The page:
183 <br><a name="SEC5" href="#TOC1">FORMERLY RESTRICTED PATTERNS</a><br>
184 <P>
185 For releases of PCRE prior to 8.00, because of the way certain internal
186 optimizations were implemented in the <b>pcre_exec()</b> function, the
187 PCRE_PARTIAL option (predecessor of PCRE_PARTIAL_SOFT) could not be used with
188 all patterns. From release 8.00 onwards, the restrictions no longer apply, and
189 partial matching with <b>pcre_exec()</b> can be requested for any pattern.
190 </P>
191 <P>
192 Items that were formerly restricted were repeated single characters and
193 repeated metasequences. If PCRE_PARTIAL was set for a pattern that did not
194 conform to the restrictions, <b>pcre_exec()</b> returned the error code
195 PCRE_ERROR_BADPARTIAL (-13). This error code is no longer in use. The
196 PCRE_INFO_OKPARTIAL call to <b>pcre_fullinfo()</b> to find out if a compiled
197 pattern can be used for partial matching now always returns 1.
198 </P>
199 <br><a name="SEC6" href="#TOC1">EXAMPLE OF PARTIAL MATCHING USING PCRETEST</a><br>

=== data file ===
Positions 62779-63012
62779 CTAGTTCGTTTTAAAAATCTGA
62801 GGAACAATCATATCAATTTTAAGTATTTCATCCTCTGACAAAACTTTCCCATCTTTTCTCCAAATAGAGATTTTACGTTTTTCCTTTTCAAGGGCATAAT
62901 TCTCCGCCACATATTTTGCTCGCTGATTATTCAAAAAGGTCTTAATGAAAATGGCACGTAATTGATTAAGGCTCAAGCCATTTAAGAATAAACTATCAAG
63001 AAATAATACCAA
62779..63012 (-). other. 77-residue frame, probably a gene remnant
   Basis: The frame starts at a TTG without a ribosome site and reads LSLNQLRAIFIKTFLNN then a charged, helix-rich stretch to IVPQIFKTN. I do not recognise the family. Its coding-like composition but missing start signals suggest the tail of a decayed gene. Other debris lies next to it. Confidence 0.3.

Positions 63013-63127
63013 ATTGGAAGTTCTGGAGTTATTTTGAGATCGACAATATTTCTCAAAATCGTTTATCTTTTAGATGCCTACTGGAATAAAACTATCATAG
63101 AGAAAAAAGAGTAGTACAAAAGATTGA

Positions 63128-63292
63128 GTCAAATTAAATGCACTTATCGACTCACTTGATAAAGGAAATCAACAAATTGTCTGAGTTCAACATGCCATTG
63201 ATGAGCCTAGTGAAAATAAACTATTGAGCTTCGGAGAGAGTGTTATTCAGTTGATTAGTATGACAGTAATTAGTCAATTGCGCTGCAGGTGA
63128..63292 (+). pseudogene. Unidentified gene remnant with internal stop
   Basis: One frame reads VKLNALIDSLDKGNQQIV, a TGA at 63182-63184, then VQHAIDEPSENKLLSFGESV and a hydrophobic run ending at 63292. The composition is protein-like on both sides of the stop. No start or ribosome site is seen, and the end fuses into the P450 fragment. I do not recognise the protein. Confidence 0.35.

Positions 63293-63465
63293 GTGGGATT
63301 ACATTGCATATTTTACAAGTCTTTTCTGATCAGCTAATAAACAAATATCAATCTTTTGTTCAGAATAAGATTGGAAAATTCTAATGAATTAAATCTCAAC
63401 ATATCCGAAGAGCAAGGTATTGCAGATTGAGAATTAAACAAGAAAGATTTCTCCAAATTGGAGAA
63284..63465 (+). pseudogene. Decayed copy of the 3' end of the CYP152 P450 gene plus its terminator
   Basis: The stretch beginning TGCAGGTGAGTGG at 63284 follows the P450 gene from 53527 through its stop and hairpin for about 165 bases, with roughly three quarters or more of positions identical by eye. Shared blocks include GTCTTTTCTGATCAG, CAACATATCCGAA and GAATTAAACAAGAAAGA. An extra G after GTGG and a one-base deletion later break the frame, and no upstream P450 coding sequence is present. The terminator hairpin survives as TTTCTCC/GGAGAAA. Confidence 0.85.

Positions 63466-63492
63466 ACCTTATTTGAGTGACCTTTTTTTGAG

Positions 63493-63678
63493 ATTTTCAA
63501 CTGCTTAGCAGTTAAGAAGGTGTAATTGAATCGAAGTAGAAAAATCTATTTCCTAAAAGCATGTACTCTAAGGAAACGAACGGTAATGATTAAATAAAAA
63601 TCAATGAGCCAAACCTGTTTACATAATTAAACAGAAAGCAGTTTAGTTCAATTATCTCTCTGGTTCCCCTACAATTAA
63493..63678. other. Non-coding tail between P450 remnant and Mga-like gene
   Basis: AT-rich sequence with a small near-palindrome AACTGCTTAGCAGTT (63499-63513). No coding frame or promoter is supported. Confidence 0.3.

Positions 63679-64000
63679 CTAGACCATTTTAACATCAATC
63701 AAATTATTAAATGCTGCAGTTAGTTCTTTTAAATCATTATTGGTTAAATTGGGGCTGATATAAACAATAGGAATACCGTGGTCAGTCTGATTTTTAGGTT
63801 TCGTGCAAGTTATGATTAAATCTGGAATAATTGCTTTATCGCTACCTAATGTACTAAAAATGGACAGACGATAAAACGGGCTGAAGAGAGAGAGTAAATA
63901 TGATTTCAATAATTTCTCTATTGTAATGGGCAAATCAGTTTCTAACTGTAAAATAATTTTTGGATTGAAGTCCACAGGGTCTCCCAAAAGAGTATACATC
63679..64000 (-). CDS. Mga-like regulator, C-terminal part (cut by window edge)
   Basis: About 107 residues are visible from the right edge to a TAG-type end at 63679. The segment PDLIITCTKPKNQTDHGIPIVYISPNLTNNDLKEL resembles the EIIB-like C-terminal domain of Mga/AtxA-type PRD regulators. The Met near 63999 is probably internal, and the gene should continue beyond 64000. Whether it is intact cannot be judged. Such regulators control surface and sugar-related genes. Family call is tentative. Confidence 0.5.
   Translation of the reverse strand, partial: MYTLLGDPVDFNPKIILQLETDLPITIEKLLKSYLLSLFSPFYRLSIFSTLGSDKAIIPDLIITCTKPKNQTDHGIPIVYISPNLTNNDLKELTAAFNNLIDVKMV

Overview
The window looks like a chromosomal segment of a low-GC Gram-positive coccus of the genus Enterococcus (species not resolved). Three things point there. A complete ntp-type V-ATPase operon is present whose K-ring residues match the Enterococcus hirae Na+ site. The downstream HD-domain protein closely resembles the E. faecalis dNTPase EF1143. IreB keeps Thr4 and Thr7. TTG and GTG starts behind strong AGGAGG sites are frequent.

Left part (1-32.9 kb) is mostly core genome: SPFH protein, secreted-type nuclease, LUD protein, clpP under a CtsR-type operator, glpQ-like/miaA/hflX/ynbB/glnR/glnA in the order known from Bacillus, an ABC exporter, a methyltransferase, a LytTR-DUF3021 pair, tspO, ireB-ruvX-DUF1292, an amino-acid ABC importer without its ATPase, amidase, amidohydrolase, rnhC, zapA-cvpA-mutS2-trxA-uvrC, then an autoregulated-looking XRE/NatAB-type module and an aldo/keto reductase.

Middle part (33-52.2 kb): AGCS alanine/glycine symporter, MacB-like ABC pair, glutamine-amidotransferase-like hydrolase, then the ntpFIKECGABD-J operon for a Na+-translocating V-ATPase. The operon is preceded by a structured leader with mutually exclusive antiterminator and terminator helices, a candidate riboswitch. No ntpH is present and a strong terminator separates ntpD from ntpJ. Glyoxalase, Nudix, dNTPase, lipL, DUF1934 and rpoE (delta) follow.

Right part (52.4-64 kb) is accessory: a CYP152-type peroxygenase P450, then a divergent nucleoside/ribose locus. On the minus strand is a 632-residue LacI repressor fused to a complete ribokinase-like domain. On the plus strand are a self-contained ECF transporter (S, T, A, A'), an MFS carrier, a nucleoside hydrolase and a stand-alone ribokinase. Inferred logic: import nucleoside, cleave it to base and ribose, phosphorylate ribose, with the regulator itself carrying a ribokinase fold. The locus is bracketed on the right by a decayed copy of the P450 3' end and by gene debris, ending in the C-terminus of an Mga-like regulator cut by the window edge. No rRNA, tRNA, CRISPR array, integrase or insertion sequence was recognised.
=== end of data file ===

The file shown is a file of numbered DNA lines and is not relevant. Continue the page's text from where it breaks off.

200 <P>
201 If the escape sequence \P is present in a <b>pcretest</b> data line, the
202 PCRE_PARTIAL_SOFT option is used for the match. Here is a run of <b>pcretest</b>
203 that uses the date example quoted above:
204 <pre>
205 re&#62; /^\d?\d(jan|feb|mar|apr|may|jun|jul|aug|sep|oct|nov|dec)\d\d$/
206 data&#62; 25jun04\P
207 0: 25jun04
208 1: jun
209 data&#62; 25dec3\P
210 Partial match: 23dec3
211 data&#62; 3ju\P
212 Partial match: 3ju
213 data&#62; 3juj\P
214 No match
215 data&#62; j\P
216 No match
217 </pre>
218 The first data string is matched completely, so <b>pcretest</b> shows the
219 matched substrings. The remaining four strings do not match the complete
220 pattern, but the first two are partial matches. Similar output is obtained
221 when <b>pcre_dfa_exec()</b> is used.
222 </P>
223 <P>
224 If the escape sequence \P is present more than once in a <b>pcretest</b> data
225 line, the PCRE_PARTIAL_HARD option is set for the match.
226 </P>
227 <br><a name="SEC7" href="#TOC1">MULTI-SEGMENT MATCHING WITH pcre_dfa_exec()</a><br>
228 <P>
229 When a partial match has been found using <b>pcre_dfa_exec()</b>, it is possible
230 to continue the match by providing additional subject data and calling
231 <b>pcre_dfa_exec()</b> again with the same compiled regular expression, this